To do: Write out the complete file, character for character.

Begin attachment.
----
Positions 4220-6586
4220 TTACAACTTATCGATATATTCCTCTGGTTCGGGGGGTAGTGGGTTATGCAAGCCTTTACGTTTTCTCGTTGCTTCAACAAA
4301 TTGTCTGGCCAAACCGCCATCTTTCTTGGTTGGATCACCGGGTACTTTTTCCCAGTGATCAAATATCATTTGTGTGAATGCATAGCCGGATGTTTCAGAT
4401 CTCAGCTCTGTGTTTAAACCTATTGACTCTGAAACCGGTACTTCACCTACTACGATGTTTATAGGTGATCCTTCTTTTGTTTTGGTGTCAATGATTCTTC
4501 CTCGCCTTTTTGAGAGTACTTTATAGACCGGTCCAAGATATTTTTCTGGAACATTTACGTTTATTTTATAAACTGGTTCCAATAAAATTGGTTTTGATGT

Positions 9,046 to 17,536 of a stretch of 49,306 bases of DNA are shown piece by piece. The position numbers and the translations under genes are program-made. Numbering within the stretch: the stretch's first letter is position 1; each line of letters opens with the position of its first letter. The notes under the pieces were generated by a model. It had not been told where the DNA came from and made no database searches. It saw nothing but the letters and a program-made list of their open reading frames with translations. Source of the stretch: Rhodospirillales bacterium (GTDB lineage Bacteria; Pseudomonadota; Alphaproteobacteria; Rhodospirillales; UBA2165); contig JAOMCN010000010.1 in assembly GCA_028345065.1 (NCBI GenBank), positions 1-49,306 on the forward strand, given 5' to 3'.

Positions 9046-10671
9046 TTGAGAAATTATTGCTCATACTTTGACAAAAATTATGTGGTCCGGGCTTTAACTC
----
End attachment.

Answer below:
Positions 4220-6586
4220 TTACAACTTATCGATATATTCCTCTGGTTCGGGGGGTAGTGGGTTATGCAAGCCTTTACGTTTTCTCGTTGCTTCAACAAA
4301 TTGTCTGGCCAAACCGCCATCTTTCTTGGTTGGATCACCGGGTACTTTTTCCCAGTGATCAAATATCATTTGTGTGAATGCATAGCCGGATGTTTCAGAT
4401 CTCAGCTCTGTGTTTAAACCTATTGACTCTGAAACCGGTACTTCACCTACTACGATGTTTATAGGTGATCCTTCTTTTGTTTTGGTGTCAATGATTCTTC
4501 CTCGCCTTTTTGAGAGTACTTTATAGACCGGTCCAAGATATTTTTCTGGAACATTTACGTTTATTTTATAAACTGGTTCCAATAAAATTGGTTTTGATGT

Positions 9,046 to 17,536 of a stretch of 49,306 bases of DNA are shown piece by piece. The position numbers and the translations under genes are program-made. Numbering within the stretch: the stretch's first letter is position 1; each line of letters opens with the position of its first letter. The notes under the pieces were generated by a model. It had not been told where the DNA came from and made no database searches. It saw nothing but the letters and a program-made list of their open reading frames with translations. Source of the stretch: Rhodospirillales bacterium (GTDB lineage Bacteria; Pseudomonadota; Alphaproteobacteria; Rhodospirillales; UBA2165); contig JAOMCN010000010.1 in assembly GCA_028345065.1 (NCBI GenBank), positions 1-49,306 on the forward strand, given 5' to 3'.

Positions 9046-10671
9046 TTGAGAAATTATTGCTCATACTTTGACAAAAATTATGTGGTCCGGGCTTTAACTC